The Verdict

After the speeches and other evidence had been presented, the members of the jury voted by casting ballots. A series of vase paintings of the early 5th century B.C. show a mythological story, the vote for the arms of Achilles. In these scenes the Greek heroes vote using pebbles, observed by many bystanders, suggesting that the concept of a secret ballot did not yet exist. Whether or not the voting scenes that appear on vases depicting this story show an actual method of voting in early 5th-century Athens, their appearance at this time may have been prompted by the enhanced importance of voting that resulted from the reforms of Kleisthenes.

The voting scene in Aeschylos' play Eumenides, produced in 458 B.C., suggests that by this time a means of voting secretly existed. We are told that in voting on whether Orestes should live or die, the contesting parties placed their ballots (pebbles or mussel shells) into one of two urns, one for the prosecutor, the other for the defendant. Although it is hard to see how this procedure could be secret, since the choice of urn might be observed by anyone present, it seems that the Athenians had devised a way to maintain secrecy, for in the vote over Orestes' fate, the outcome is in doubt until the votes are counted. Athena, casting her vote in Orestes' favor, says:

If the other votes are even, then Orestes wins.
You of the jurymen who have this duty assigned,
Shake out the ballots from the vessels, with all speed.
(Aeschylos, Eumenides 740-743, translated by Richard Lattimore)

By the mid-4th century B.C. the system had changed to that described by Aristotle:

There are bronze ballots, with an axle through the middle, half of them hollow and half solid. When the speeches have been made, the men appointed by lot to take charge of the ballots give each juror two ballots, one hollow and one solid, in full view of the litigants so that no one shall take two solid or two hollow... There are two jars in the court, one of bronze and one of wood.... The jurors cast their votes in these: the bronze jar counts and wooden does not; the bronze one has a pierced attachment through which only one ballot can pass, so that one man cannot cast two votes. When the jurors are ready to vote, the herald first makes a proclamation, to ask whether the litigants object to the testimonies: objections are not allowed once the voting has begun. Then he makes another proclamation: 'The hollow ballot is for the litigant who spoke first (prosecutor), the solid for the one who spoke afterwards (defendant)' The juror takes his ballots together from the stand, gripping the axle of the ballot and not showing the contestants which is the hollow and which is the solid, and drops the one that is to count into the bronze jar and the one that is not into the wooden. (Athenian Constitution 68, translated by P.J. Rhodes)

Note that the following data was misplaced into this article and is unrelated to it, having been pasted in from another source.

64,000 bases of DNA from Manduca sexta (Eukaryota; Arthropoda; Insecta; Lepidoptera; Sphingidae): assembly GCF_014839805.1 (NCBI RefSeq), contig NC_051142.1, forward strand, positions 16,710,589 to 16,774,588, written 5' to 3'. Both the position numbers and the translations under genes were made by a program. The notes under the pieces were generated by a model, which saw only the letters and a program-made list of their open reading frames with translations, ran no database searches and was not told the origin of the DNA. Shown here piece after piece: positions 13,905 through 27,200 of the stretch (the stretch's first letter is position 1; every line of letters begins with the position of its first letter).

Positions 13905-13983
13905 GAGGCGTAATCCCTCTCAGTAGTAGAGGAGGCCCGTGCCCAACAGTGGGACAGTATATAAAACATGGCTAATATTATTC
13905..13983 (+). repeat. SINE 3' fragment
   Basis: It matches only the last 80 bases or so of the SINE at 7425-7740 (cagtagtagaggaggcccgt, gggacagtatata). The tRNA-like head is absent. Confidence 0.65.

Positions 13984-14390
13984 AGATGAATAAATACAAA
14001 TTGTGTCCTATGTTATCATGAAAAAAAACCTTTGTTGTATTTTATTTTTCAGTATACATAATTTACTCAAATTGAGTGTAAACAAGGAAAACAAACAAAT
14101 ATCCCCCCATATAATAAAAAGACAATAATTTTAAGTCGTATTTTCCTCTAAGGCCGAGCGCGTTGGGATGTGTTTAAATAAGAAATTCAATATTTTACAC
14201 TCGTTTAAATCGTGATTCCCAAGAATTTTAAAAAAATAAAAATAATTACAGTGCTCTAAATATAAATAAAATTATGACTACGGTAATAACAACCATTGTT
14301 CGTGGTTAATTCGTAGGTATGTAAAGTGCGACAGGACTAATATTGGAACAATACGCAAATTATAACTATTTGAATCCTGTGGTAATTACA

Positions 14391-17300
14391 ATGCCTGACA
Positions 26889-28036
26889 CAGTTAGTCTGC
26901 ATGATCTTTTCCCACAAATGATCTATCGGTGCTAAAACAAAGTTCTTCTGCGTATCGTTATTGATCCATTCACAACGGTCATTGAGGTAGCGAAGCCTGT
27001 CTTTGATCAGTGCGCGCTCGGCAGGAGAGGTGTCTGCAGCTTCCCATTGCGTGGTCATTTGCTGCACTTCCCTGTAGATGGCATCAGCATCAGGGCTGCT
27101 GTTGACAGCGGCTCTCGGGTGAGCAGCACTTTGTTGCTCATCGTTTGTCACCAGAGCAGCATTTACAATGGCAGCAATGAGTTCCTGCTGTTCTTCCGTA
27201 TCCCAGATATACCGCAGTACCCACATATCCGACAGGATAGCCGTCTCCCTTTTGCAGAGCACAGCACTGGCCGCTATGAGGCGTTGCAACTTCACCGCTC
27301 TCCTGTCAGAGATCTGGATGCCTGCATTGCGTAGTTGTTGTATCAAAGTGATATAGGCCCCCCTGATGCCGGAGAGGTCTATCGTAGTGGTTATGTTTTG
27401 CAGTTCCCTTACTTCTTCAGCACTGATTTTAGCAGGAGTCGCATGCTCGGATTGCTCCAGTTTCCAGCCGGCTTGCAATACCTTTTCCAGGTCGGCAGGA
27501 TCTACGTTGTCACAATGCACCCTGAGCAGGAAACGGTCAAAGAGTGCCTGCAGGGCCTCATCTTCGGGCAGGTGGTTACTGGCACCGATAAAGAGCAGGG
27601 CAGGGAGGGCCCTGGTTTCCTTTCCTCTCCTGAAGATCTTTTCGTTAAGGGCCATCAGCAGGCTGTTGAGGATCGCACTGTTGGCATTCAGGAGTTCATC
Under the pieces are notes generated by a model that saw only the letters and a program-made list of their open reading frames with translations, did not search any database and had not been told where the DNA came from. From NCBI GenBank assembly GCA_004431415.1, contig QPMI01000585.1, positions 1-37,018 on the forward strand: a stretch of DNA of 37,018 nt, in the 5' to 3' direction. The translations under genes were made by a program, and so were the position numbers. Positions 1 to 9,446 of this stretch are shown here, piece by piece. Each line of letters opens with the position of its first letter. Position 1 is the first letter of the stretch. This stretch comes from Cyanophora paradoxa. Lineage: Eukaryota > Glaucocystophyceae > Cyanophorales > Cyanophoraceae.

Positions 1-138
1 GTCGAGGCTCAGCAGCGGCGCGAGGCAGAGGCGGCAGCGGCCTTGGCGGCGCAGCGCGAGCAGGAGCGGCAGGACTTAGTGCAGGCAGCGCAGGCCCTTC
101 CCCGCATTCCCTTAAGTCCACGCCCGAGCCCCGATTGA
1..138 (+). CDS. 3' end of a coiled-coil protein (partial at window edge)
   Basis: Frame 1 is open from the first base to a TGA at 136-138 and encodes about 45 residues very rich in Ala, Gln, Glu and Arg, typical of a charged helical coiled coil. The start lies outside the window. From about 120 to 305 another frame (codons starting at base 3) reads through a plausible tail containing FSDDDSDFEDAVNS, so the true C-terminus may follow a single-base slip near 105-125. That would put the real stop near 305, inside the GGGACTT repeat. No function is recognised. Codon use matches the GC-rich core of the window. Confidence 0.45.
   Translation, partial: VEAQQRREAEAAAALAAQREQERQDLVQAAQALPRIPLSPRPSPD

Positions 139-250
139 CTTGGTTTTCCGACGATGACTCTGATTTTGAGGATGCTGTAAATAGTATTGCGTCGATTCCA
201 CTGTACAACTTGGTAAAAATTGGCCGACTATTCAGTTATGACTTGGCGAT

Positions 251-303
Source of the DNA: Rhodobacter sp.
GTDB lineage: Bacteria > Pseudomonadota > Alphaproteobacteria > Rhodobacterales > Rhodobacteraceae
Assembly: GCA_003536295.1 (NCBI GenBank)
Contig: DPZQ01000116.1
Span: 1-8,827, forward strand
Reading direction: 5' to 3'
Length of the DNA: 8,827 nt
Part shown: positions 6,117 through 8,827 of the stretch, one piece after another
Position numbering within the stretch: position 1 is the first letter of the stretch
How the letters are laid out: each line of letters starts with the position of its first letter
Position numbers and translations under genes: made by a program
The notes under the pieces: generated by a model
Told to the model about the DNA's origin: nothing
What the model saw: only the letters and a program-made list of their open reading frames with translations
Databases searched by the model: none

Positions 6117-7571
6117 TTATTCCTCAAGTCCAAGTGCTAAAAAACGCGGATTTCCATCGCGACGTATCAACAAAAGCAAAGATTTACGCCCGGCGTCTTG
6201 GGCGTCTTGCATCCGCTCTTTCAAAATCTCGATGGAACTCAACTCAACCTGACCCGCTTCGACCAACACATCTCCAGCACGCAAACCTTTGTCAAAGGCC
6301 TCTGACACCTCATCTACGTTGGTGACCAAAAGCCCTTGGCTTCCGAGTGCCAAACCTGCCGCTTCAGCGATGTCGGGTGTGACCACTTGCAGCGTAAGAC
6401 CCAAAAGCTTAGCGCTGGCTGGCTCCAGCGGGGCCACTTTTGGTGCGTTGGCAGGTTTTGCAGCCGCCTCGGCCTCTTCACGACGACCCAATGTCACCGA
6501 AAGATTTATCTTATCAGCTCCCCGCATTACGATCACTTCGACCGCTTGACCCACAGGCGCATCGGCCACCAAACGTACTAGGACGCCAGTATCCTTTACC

Bronze ballots, 4th century B.C. D.: 0.06 m. Athnes, Agora Museum B 728, 1056. One ballot has a solid axle, the other a hollow axle. The ballot with the solid axle bears the letter epsilon, E, which might designate a jury section, or, more likely, a tribe. The ballot with the pierced axle is inscribed: "psephos demosia," public ballot. Most of the ballots uncovered in the Agora are of bronze, but a few are of lead. The majority are datable to the 4th century B.C., but the latest, and especially those of lead, may run into the 2nd century B.C.

If the vote was for guilty, then there was a second phase of the trial to set the penalty. After additional speeches, the jury then decided between two punishments, one proposed by the prosecution, the other by the defense. If the prosecutor failed to get a sufficient number of guilty votesat least one fifth-his case was deemed unworthy, and he himself was fined.

Some forty-eight ballots fitting Aristotle's description have been found in the Agora, some actually inscribed "official ballot." A ballot box has also been identified.

Photograph of a ballot box. L.: .70 m. Athens, Agora excavations. This container, in which six bronze ballots were found including those described above, is made of two terracotta drain tiles set on end.
Excavations in the Athenian Agora are conducted by the American School of Classical Studies.
Primary funding is provided by the Packard Humanities Institute (PHI).